Traditional Hand Made Fishing Floats
These days most fishing tackle is mass produced and imported, but just a few decades ago, it was all hand made by craftsmen. We caught up recently with Paul Duffield who is one of the few people still making hand made fishing floats in the U.K. to ask him a few questions.
How did you get into float making?
I’ve made floats for my own use almost for as long as I’ve been an angler. Initially it was out of necessity. As a child there were many demands on my pocket money, so I made floats from bird quills that I found on the bank.
Later, when I was fishing club matches on a variety of waters in the 1980s and 1990s, I made floats to suit the waters I fished. In more recent years I have became interested in the fishing tackle used in previous eras and started to make replicas of vintage floats from as far back as Victorian times.
I have always made more floats than I need and have given many to friends over the years. I decided to start offering floats for sale commercially a few years ago when as a result of redundancy I had more time on my hands.
Some say that you can never have too many floats, but it is also said that more floats are made to catch anglers than fish. What do you think?
Any angler who has been fishing for ten or twenty years can open their float box and show you floats that have been in there for years and have never been used. I have floats in mine that are 25 years old and have never been wet. Floats are nice things to own, don’t take up much space and don’t weight much and even though some of them haven’t been needed up to now, well, you never know…
Anglers who only fish a small number of waters can probably get away with owning just a handful of floats, while those who like to travel and fish a wide variety of venues need more, but to answer the question, no you can never have too many floats 🙂
Who buys your floats?
My floats cover such a wide range that I sell to all kinds of anglers.
Some are traditionalists who like to fish with vintage tackle and want to use the type of floats that were in use when rods were made from cane, some want to fish with the float patterns that they started with, say in the 1970’s and 1980s and some want a float made to their own specifications, either for a particular water, or a particular style of fishing.
On your website you offer a wide range of standard float patterns for river and still water fishing, but you also make floats to a customer’s individual specifications. Tell us about that.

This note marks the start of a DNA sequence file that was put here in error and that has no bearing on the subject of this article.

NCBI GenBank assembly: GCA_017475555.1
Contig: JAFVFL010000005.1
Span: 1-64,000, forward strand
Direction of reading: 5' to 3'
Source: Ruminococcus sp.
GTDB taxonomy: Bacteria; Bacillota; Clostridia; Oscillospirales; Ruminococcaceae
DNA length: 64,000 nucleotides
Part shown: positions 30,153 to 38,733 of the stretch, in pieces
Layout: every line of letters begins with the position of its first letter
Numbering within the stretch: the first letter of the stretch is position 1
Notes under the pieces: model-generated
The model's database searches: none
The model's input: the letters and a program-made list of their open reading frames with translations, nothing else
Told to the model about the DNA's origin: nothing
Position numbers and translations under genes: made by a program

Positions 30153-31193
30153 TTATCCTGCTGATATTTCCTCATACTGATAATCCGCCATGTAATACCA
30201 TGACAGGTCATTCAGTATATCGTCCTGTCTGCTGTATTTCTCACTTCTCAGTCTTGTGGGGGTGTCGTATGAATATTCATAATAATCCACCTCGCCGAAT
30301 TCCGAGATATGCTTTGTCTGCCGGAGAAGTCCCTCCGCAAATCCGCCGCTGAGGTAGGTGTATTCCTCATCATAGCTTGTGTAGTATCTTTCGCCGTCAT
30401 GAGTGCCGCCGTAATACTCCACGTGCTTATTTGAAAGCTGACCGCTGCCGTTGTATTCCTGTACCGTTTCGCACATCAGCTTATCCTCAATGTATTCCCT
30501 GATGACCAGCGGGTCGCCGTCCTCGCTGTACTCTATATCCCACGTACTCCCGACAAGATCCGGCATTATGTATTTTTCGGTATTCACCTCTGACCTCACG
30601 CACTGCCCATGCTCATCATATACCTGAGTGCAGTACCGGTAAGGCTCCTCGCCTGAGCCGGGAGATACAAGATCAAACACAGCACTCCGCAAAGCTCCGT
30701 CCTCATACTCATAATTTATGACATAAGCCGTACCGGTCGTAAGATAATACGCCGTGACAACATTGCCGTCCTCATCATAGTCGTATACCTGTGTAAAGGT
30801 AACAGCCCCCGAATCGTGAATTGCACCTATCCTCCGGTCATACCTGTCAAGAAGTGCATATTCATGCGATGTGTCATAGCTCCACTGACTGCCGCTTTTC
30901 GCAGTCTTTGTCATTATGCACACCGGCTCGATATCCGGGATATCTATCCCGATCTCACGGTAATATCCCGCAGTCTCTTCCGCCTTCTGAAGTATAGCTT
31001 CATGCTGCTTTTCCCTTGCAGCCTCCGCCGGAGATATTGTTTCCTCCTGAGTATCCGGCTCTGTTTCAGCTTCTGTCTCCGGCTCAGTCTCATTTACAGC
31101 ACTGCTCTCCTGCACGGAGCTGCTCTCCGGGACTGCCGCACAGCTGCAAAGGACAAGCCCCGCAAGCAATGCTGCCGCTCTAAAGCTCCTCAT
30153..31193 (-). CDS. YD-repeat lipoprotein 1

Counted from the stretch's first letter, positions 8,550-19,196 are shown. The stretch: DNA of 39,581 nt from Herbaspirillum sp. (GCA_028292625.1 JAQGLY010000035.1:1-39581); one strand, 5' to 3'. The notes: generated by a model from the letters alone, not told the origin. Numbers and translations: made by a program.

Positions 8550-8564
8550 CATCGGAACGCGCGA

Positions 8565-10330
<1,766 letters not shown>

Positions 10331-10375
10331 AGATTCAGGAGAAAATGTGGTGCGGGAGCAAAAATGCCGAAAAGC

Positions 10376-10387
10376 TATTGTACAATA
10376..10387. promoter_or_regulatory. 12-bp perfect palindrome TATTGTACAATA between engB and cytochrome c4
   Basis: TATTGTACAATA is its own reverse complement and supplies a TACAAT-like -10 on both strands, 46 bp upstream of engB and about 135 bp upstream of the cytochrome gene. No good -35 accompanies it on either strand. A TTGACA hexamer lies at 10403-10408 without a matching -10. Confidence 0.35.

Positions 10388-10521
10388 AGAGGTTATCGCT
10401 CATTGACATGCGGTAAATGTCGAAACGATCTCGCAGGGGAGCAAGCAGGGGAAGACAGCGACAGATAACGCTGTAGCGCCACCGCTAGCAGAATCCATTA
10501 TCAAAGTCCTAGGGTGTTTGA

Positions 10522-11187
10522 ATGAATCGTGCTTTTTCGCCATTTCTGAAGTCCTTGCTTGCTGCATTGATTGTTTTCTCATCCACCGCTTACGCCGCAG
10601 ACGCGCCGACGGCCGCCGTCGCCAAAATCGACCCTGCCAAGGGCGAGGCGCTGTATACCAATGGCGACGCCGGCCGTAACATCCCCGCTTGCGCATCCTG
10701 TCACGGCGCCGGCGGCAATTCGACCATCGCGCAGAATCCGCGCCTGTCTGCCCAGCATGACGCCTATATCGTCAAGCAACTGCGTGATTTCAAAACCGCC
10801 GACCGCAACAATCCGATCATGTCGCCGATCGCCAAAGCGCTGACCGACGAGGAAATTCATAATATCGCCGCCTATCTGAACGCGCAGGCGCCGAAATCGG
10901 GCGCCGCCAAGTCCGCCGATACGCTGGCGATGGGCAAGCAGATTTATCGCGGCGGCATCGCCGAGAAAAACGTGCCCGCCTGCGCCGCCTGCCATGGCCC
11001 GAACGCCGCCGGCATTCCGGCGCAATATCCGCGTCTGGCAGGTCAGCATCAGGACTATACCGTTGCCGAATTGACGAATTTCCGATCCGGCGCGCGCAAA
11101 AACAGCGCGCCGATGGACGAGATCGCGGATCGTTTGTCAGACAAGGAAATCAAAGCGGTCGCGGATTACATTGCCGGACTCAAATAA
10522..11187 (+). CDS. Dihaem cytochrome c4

To make ordering simple, I have developed a standard range of floats that can be ordered in various sizes and tip colours.
I can make any of the standard floats to custom designs, for example with a longer stem or different cosmetics, usually for the same price. I’m also happy to work with customers to make floats to their personal specifications, to make replicas of existing floats or to make floats to mark special occasion such as birthdays, weddings or retirement.
Do you have a favourite type of float that you like to make?
I really like to work with Norfolk reed. As its a natural material, no two pieces are ever exactly the same and because the way it grows is determined by weather and environment, it comes in a wide range of colours shapes and sizes.
When I select a piece of reed to make a float with, I don’t start with the design of the float in mind, I look at the reed and decide what type of float it could be, then improvise from there. It allows me to be creative.
I also have a bit of a love/hate relationship with a special kind of float from the Victorian era called by various names such as the ‘tip-capped float’, ‘London roach float’, ‘London patent quill’ and ‘Naiad’ (a water nymph from Greek mythology), the latter being from a description of the float by H.T. Sherringham in his book ‘An open creel’ published in 1910.
Sherringham describes the float as ‘a certain slender kind of float fashioned cunningly out of twin
sections of clear quill, amber-varnished, silk-lapped, and tipped at either end with a slirn point of bone. … it rode the stream in dainty fashion, peeping shyly out like some modest naiad’.
These floats were made by only a small number of makers from the middle of the 19th century through to the start of the 20th century and the techniques for preparing the quills were a closely guarded secret, and still are among the small number of modern float makers who have been able to replicate them.
A small number of the original floats have survived to the present day and can change hands for hundreds of pounds among collectors.
For several years I have been attempting to make replicas of these floats myself with gradually increasing rates of success. The process of preparing the quills can be destructive with very few quills being usable from a processed batch. I return to this quest once or twice a year and usually learn something new each time.
Finally, how can people buy your floats?
I have a website at www.traditionalfishingfloats.co.uk where people can order from my range of standard designs and contact me to ask about making custom floats.
I sell one off designs that I’ve made, like the Norfolk reed floats mentioned earlier, at my ebay shop at http://ebay.to/2nvi08s many of my standard floats can be ordered there too.
I can also be contacted by email at [email protected]